…for me, that is. Not necessarily for you.
Yes, I’ve said it before, and I’ll say it again: Photoshop is the most alluring, addictive, fun program to learn and use in the history of mankind.
I can’t tell you what joy I get out of popping open a pretty ordinary candid shot of one of the kids and then turning it into artsy-fartsy sort of portrait studio work. People used to come away from having their portraits done at a professional studio, coughing up hundreds of dollars for them, and then ooh and ah over the final product. Truth is, the photos weren’t always special, but the artist did a lot of postproduction work that made them special.
I have a friend and photographer up in Manitoba who I’ve watched come along since something like 2008, when she was still in high school. She was already a budding photographer then, but she’s turned pro now, and her shots are awesome. But the hardest part of what she does is getting things set – makeup artists to help, hair stylists, renting studio space, getting lighting just right for each shot. That’s artistry, to me.
But I can still take a plain, ordinary, did-it-myself photograph, even one from my lower-quality cellphone camera, and turn it into something much more eye-catching and pleasing with Photoshop. I’d love to become a full-time…Photoshopper? postproduction design dude? photo fixer-upper?…and make a living doing this. And it’s a deep, satisfying scratch on the creative itch. It might be why I don’t do as much writing and don’t feel as burning a need to.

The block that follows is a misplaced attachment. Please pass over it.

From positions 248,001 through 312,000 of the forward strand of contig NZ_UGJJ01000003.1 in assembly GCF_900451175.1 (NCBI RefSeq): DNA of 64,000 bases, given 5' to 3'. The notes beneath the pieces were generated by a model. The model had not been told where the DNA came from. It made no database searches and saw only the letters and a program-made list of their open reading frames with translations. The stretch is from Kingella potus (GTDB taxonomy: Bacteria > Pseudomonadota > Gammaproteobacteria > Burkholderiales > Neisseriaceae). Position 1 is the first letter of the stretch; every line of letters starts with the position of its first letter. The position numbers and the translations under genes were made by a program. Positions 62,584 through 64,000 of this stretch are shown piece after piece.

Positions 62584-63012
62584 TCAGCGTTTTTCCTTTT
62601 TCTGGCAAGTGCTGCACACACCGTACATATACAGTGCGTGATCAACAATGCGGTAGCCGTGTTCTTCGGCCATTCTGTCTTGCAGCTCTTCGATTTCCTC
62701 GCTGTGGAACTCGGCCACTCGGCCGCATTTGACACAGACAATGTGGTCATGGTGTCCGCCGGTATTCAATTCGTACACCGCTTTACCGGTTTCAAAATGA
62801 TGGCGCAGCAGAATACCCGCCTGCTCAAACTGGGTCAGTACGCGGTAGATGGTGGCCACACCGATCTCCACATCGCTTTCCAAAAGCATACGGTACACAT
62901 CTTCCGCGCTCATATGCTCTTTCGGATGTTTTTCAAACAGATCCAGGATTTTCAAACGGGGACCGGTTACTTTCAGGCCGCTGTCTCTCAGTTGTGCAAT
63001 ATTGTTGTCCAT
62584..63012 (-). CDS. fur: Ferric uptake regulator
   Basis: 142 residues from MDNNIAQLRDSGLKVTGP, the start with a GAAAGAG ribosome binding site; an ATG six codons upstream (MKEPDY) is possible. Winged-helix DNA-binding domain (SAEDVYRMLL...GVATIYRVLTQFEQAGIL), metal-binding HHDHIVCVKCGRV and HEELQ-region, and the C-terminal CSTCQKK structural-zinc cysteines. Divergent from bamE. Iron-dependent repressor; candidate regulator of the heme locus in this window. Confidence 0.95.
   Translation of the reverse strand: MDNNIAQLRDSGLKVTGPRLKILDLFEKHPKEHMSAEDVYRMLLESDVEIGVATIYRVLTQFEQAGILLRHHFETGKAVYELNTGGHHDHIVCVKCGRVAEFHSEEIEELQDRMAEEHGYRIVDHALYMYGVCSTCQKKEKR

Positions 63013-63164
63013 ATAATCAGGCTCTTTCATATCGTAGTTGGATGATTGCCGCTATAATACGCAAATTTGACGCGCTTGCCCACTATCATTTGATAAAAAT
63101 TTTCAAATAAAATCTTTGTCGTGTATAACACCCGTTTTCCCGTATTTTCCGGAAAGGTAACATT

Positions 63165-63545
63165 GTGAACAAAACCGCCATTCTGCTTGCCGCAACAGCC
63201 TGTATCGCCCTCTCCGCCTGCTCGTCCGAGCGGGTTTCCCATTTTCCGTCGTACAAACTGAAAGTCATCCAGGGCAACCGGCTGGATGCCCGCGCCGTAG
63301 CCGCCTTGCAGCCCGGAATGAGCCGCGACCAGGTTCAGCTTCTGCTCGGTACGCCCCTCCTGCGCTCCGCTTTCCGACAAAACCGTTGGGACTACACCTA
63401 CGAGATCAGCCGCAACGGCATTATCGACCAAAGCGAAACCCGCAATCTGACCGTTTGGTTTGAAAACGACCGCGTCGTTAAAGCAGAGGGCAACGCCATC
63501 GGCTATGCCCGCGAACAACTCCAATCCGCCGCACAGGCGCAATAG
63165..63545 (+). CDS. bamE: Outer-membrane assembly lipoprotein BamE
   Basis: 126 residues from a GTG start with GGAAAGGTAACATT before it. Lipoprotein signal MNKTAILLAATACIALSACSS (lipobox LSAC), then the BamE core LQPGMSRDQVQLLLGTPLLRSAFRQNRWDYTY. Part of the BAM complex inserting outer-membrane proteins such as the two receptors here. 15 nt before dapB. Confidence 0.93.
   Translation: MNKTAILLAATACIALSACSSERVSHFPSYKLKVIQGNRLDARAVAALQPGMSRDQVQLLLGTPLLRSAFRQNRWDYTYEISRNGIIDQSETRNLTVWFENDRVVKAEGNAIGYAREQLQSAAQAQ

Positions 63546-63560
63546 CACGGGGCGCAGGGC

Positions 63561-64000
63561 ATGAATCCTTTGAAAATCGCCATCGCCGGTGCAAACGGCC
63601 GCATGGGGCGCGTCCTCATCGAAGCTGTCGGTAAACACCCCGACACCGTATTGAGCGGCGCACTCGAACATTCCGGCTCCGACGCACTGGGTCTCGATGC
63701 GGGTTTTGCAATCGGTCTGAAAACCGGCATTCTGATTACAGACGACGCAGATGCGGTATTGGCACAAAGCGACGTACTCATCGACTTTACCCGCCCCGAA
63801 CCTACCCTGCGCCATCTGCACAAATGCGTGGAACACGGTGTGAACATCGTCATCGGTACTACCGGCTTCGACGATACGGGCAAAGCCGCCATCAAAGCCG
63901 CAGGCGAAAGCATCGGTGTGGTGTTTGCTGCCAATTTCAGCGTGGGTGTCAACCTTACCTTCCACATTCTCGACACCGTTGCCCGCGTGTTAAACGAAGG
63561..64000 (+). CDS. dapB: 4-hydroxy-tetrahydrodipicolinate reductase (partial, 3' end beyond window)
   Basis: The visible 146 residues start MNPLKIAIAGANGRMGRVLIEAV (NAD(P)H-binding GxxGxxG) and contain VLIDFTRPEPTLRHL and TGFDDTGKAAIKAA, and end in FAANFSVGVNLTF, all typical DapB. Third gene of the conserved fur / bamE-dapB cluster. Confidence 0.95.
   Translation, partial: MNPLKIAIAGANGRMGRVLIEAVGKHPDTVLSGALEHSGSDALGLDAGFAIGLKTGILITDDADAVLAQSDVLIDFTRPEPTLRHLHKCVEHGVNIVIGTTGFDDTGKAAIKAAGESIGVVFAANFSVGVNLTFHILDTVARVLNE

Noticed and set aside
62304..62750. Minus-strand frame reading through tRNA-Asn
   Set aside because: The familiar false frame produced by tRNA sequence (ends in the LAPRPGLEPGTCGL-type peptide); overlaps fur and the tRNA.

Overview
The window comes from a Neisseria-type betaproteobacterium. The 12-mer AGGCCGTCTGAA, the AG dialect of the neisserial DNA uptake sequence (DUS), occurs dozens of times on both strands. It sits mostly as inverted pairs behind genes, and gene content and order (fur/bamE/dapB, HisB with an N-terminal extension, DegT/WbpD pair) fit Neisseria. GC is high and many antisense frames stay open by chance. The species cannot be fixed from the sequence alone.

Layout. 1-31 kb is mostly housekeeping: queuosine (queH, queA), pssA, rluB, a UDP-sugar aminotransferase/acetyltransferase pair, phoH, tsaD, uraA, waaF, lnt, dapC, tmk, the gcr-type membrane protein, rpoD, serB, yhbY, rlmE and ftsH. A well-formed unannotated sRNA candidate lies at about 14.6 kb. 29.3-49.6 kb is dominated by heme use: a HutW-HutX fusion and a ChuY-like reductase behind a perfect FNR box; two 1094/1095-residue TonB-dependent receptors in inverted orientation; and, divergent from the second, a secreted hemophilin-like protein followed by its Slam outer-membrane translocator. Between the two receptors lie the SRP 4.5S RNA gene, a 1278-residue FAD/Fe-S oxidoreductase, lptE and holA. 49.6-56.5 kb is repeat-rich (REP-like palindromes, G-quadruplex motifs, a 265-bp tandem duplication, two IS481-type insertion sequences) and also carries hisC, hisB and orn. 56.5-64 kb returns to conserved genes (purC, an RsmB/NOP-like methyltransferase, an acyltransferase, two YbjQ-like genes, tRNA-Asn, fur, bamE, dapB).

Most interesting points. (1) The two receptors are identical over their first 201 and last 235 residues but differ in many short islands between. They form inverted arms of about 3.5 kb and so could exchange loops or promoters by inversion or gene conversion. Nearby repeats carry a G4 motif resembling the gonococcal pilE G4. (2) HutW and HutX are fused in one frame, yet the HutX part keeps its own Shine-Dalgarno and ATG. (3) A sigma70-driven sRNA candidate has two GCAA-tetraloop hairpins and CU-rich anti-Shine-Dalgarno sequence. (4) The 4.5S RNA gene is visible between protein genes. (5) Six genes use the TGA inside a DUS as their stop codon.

Which brings me to…
I’ve got a short story simmering in my head, but doggone if I can bring that thing to a boil. I also have several books – that’s full novel length stuff – in various stages of outlining but can’t seem to get off the pot on those either.
To be fair, I’ve had to dedicate a lot of time to thinking and learning about computer programming. And that’s not a bad thing, because that’s how I’m making my living right now. But it’s not doing anything for my writing career. And yo, I’m more than halfway through with my life at this point. I don’t have a lot of time left, y’know? I’d like to get those things into pixels pretty soon.
But I did just finish helping out my bud Bryce, who’s putting the finishing touches on his manuscript for self-publication. I followed his story from the outset, so I’m pretty excited about being able to be more involved in this one. It’s been five years in the making(!), and he’s excited too, if not a little weary of it. Watch my fiction blog for more details on when he’ll be releasing it. (He still has some rewriting to do, even though he really didn’t want to, so I suspect it will be a little bit yet. Just my suspicion though.) In any case, it sparked that desire to get behind the keyboard again and pump something – anything – out. Which is good.